Fremont’s Star Lily

Fremont’s Star Lily © DSchiel

Fremont’s Death Camas
Toxicoscordion fremontii
NATIVE

Description (Jepson, PlantID.net)

    • Monocotyledon
      • Monocots are a major lineage of flowering plants; see family for general characteristics
    • False-hellebore / Bunchflower Family (Melanthiaceae)
    • Herbaceous perennial
    • Geophyte (plant with an underground storage organ)
      • Grows from a bulb (short underground stem with fleshy leaves, e.g. onion)
    • Leaves
      • Basal and alternate (1 leaf at each junction with stem)
      • Up to 1 in. wide and 20 in. long
      • Shiny bright green
      • Distinct midline fold
    • Flowers
      • Grow on an erect, thick flower stalk, to 16 in.
      • Inflorescence (flower arrangement) is a raceme (unbranched flower cluster with short, equal stalks) or panicle (many-branching, loose flower cluster)
      • Up to 20 star-shaped flowers
        • 3 petals and 3 sepals (outer flower parts), similar in appearance and collectively called tepals/li>
        • White to yellow, with greenish-yellow nectar glands
      • Ovary superior (above the attachment of other flower parts)
    • Fruit is an oblong, 3-chambered capsule (a dry, multi-chambered fruit that splits open)
    • Height to 3 ft.

    Distribution

      • Native to California
        • Grows in a variety of habitats, on slopes and rocky outcrops, including grasslands, chaparral, mixed evergreen forests, and alkali sinks
        • See Calflora for statewide observations of this plant
      • Outside of California, grows from southern Oregon to Baja California, Mexico
      • Grows at elevations to 3,000 ft.

      Uses (Picking or removing any natural material from public land is illegal)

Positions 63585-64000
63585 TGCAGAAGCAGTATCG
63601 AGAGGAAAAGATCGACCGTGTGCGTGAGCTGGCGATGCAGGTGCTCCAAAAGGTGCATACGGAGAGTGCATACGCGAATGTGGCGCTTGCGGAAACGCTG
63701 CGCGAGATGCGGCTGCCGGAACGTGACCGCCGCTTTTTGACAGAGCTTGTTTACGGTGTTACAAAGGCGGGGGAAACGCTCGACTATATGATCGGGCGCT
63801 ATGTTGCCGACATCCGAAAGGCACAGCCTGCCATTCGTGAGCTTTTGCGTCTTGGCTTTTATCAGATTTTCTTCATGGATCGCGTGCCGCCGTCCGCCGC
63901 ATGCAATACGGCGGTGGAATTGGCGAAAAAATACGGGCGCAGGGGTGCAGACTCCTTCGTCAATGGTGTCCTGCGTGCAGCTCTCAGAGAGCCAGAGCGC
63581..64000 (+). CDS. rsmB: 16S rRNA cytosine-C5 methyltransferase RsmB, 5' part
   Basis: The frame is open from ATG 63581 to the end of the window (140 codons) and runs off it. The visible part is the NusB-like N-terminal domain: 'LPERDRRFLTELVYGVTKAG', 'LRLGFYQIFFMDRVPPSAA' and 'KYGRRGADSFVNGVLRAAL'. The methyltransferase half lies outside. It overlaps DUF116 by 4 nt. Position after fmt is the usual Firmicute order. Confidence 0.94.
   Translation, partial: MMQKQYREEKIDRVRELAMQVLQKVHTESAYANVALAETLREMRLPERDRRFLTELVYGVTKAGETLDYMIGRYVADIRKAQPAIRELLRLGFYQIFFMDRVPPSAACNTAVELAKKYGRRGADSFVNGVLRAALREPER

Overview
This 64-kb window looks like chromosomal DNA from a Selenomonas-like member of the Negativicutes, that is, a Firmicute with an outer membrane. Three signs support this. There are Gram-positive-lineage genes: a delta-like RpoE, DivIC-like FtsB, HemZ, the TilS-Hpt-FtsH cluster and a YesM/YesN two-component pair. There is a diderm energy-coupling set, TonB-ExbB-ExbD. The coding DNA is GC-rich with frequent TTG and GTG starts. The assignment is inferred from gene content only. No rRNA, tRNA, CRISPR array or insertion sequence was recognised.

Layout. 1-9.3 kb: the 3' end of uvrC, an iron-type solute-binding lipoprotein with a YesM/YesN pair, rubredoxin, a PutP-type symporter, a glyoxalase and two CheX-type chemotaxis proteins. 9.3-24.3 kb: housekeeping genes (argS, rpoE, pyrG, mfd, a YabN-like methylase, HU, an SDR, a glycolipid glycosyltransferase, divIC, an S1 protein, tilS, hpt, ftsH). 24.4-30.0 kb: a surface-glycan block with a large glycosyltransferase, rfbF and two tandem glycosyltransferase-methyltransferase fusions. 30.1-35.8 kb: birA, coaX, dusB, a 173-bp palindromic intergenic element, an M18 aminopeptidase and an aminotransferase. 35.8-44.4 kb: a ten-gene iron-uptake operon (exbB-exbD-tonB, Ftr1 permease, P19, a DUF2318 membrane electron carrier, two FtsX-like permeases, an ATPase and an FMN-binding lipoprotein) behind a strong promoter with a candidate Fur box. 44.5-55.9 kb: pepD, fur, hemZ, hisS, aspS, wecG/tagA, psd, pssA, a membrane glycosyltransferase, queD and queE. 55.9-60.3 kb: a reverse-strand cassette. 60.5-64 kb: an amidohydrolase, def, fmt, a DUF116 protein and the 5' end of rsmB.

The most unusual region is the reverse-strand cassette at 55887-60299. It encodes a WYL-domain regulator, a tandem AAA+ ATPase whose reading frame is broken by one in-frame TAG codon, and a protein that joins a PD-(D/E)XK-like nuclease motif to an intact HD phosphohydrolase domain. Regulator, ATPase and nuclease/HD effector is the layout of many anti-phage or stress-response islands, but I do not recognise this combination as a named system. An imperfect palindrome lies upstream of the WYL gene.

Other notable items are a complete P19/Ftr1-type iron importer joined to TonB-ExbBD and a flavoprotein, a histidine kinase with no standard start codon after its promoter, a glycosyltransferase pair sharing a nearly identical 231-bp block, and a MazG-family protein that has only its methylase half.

• Avoided by herbivores due to plant toxicity
        • CAUTION – Plant parts contain alkaloids that are toxic to both humans and livestock
          • All fresh plant parts (leaves, bulbs and flowers) are toxic
          • Dried plant parts, especially the seeds and capsules, are even more toxic
        Flower © DSchiel

        Name Derivation

          • Toxicoscordion (tox-i-ko-SKOR-dee-on) – from the Greek toxikos, “toxic,” and skordión, “garlic,” for the poisonous bulb
          • fremontii (FREE-mont-ee-eye)named for John Charles Fremont (1813-1890), “the Pathfinder,” army officer who collected plants on four Western expeditions

          Notes

            • Geophytes, e.g. plants growing from bulbs, corms, and rhizomes, are adapted to survive fire, our Mediterranean climate’s long, dry summers, and extended droughts
              • Above-ground growth dies back after flowering, while underground the plant survives with stored water and nutrients
            • Pollinated by a variety of hover flies (Syrphidae), soldier flies (Stratiomyidae), and solitary mining bees (Andrenidae)
            • Plants can be abundant after fire; numbers diminish in following years
            • Fremont’s star lily is a death camas, a member of the Melanthieae tribe, which all contain toxic alkaloids
              • Toxicoscordian venenosum var. venenosum, commonly called death camas, also grows at Edgewood in a wetland, off-trail location
              • Bread that included flour from ground Toxicoscordian bulbs is believed to have caused serious illness in several members of the Lewis and Clark expedition, including Captain Lewis (Corelli 2004 and Nature Collective 2020)
            Fruit © DSchiel

            ID Tips

              • May be confused with soap plant (Chlorogalum pomeridianum)
                • Fremont’s star lily
                  • Has straight-edged, shiny, bright green leaves
                  • Whorl of leaves has a strongly triangulate (keeled) base–you can feel it!
                  • Flowers in early spring
                  • Deer tend not to eat the fresh leaves because of plant toxicity
                • Soap plant
                  • Has wavy leaves, matte on the upper surface, blue-green in maturity
                  • Whorl of leaves not strongly triangulate (keeled) at the base
                  • Flowers in late spring/early summer
                  • Deer often heavily browse the tender new leaves
              • Check out this short Jepson video for more tips on identifying Fremont’s star lily, called here by an alternative common name, death camas

              At Edgewood

                • Found in all habitats
                • Flowers February – June

                See General References

                Specific References

                  Nature Collective. 2020. Fremont’s Star Lily.

                    Wood, M. 2013. Fremont Star Lily (Toxicoscordion fremontii). Yerba Buena Chapter-CNPS.